Kindergarten Homework {from Keri at Enchanted Kinder Garden}

This is a very controversial, well can be, topic in school.


To give or not to give? Well, I stand on the give side. I actually love homework. I think that homework in kindergarten provides them with the routine at home for studying, practicing working at home, and gives their parents that relationship to build a bridge between school and home. I’ve had parents ask so many times how they can help there child at school. Complete everything that I give you in the homework binder. What do I include? Here’s a quick look into my kids’ homework binders this year.

I make the binder something that becomes a staple. From the beginning, I include a bag of books, an alphabet chart, numbers, color words (depending on the child), the homework, weekly assessment sheet and a snappy word ring (sight words).

This bag is the reason that I use a binder. My former principal purchased these for the student pencil bags, but they are HUGE. They came with a strip inside of it to hang in crates. We ended up using them to store headphones. I also used them to store books to go home. They are kinder proof (well almost), big enough to store readers AND almost waterproof. The material that the white part is made of pretty much allows liquids to roll right off. I don't worry much about spilled water in backpacks getting on the books. My kids get new books every week. They can choose to read which ever book that they like at home. This is ALWAYS a hit to see which books they'll get next.

I send home a letter with the homework binder explaining all of the parts. As certain students master certain skills, I’ll take it out of their binders and replace it with new things. When a child has mastered the letter names and sounds, I usually add in a nonsense word fluency sheet and a letter naming sheet to practice on their fluency. We are starting DIBELS again this year so I’ll be doing this in a few weeks.

The homework sheets are actually the morning work sheets from The Printable Princess.

I take out the 1-10 numbers and add in 11-20 when students are ready for these. As the year progresses, I may change this to a hundreds chart. I provide parents with ideas on how to use the 100’s chart. They may circle a number and tell the child to count on, play a guessing game with what number am I thinking of (greater than, less than), count by 10’s and so on. The homework binder ends up being individualized for that particular student. Everyone’s looks the same, but what’s inside is a little bit different.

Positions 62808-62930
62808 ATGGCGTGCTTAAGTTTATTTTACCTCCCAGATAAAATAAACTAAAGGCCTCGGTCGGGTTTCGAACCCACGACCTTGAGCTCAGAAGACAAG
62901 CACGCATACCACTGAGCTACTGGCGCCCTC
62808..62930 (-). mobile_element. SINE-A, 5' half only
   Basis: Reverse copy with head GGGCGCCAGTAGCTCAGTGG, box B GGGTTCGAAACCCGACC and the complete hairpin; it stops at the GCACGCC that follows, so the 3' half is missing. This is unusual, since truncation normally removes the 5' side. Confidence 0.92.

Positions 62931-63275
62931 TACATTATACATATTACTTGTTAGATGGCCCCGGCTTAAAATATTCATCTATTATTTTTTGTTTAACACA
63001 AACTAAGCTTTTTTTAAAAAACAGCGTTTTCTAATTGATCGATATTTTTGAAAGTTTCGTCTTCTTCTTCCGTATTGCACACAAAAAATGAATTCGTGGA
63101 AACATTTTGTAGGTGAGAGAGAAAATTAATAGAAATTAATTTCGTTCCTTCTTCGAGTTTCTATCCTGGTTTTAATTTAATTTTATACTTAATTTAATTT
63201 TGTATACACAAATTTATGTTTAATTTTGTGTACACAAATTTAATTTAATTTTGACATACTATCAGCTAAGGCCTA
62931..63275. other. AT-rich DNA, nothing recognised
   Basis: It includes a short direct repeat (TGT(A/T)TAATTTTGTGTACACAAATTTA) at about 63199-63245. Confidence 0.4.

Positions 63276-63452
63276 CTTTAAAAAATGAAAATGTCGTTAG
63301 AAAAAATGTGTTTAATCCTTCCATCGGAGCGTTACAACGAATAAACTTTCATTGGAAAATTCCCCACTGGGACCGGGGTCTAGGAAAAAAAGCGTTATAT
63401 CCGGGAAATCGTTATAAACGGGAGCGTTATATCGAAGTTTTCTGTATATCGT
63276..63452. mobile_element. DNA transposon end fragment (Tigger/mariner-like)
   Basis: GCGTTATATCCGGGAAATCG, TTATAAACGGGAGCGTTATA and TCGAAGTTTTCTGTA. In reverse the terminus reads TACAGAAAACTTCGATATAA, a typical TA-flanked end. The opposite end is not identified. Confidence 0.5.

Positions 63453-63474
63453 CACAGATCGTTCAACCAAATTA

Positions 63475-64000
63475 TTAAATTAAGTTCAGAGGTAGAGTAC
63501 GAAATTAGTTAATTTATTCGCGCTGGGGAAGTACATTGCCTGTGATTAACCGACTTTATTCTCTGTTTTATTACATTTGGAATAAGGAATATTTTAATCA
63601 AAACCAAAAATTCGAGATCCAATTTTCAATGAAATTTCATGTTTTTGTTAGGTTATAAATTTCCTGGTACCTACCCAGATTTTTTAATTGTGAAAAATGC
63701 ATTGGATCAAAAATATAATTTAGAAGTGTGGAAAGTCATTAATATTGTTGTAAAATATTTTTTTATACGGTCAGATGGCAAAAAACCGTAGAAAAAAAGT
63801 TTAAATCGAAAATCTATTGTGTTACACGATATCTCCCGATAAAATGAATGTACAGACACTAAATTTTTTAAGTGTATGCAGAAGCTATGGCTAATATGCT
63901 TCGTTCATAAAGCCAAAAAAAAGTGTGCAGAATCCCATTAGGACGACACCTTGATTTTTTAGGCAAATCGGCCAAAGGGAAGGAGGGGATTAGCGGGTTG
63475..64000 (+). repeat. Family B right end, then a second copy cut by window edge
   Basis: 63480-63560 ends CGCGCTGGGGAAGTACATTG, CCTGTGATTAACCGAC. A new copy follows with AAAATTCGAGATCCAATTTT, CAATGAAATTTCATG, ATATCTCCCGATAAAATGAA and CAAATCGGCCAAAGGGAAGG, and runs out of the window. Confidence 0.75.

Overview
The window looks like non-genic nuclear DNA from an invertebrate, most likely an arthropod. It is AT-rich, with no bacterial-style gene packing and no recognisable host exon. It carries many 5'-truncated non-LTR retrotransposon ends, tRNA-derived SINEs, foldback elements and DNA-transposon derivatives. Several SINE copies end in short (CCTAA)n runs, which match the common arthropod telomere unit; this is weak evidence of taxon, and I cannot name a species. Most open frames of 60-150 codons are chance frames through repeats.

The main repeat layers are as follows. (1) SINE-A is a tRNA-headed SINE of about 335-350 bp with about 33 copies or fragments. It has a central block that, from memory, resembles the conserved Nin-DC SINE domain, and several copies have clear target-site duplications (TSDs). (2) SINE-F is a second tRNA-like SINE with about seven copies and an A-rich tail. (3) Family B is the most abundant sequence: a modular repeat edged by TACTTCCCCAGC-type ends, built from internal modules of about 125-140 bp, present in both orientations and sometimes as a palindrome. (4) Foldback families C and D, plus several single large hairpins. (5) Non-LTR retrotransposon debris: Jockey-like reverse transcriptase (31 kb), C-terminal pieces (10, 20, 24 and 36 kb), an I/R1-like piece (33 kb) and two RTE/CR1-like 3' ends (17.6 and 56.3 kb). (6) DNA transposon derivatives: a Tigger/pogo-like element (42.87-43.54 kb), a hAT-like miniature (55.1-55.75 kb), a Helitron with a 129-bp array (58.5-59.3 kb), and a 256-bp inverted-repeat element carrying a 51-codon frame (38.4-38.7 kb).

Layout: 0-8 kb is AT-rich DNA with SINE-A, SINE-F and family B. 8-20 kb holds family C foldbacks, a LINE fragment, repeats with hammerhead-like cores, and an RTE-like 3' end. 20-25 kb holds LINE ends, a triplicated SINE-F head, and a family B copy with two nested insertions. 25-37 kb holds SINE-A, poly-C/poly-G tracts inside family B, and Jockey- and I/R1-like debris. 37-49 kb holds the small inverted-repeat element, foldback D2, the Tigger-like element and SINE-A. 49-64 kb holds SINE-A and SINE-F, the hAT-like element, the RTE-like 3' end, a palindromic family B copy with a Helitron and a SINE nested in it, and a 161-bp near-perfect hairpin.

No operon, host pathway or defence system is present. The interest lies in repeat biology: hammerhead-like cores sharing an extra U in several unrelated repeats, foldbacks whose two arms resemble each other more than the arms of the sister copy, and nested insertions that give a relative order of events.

The snappy word ring is the same way. I use Rainbow Words from Hello Literacy. In the past, I went with her word list. This year, used the editable versions and made my own lists that go with our progression. I added the first 14 words as RED words. With rainbow words, they will work on a group of words until they have mastered all of the words. Then, they get a new set of words added to their ring in the next rainbow color. They are trying to make a rainbow of words. I like this MUCH better because it is individualized as well. I don’t have to worry about putting too much on my students that can’t learn them as fast as others. Yet, I can push my higher kids to learn more words and be exposed to more words while they are with me. This system worked wonders when I first used it two years ago. I tried something quite different last year, but decided to use this in my tweaked version this year.

This is the assessment sheet that I have from a few years ago. I forgot to snap a picture of the current one and this just so happened to be at home. A few years ago, our team decided that we wanted to hold parents and students accountable for the skills we were learning every week. We came up with a quick and easy assessment. I keep it in their folders. It lists five weeks of skills. I have a letter skills which will eventually change and show the word family, blends or whatever phonics skill we are on. I have a math skill. It currently has number identification. I also list the sounds. On Friday mornings during our Golden Ticket Free Play time, my kids are playing and I have free time to assess them one-on-one. It’s super quick and I just put a check next to each thing that they mastered. If it is not mastered, I just highlight it. The parents have to initial on the following Monday that they’ve seen it. This helps parents to help their children at home. It’s really difficult to jot down what parents need to help their child with week by week and be specific. I can tell a parents that Jessie need to work on sounds, but when they see that /m/ and /p/ are highlighted, they can work on those two sounds. This is also VERY helpful for me when report card time rolls around. I pull these sheets back out and refer to them. I can see if there is a trend, what I need to focus on with certain kids as I’m planning for the next week and so much more.

That’s pretty much it. I love sending home homework and hope that whatever makes you happy is the decision that you should use for homework with their kids. Do ALL of my kids do homework nightly? Of course not. I think it makes them accountable.

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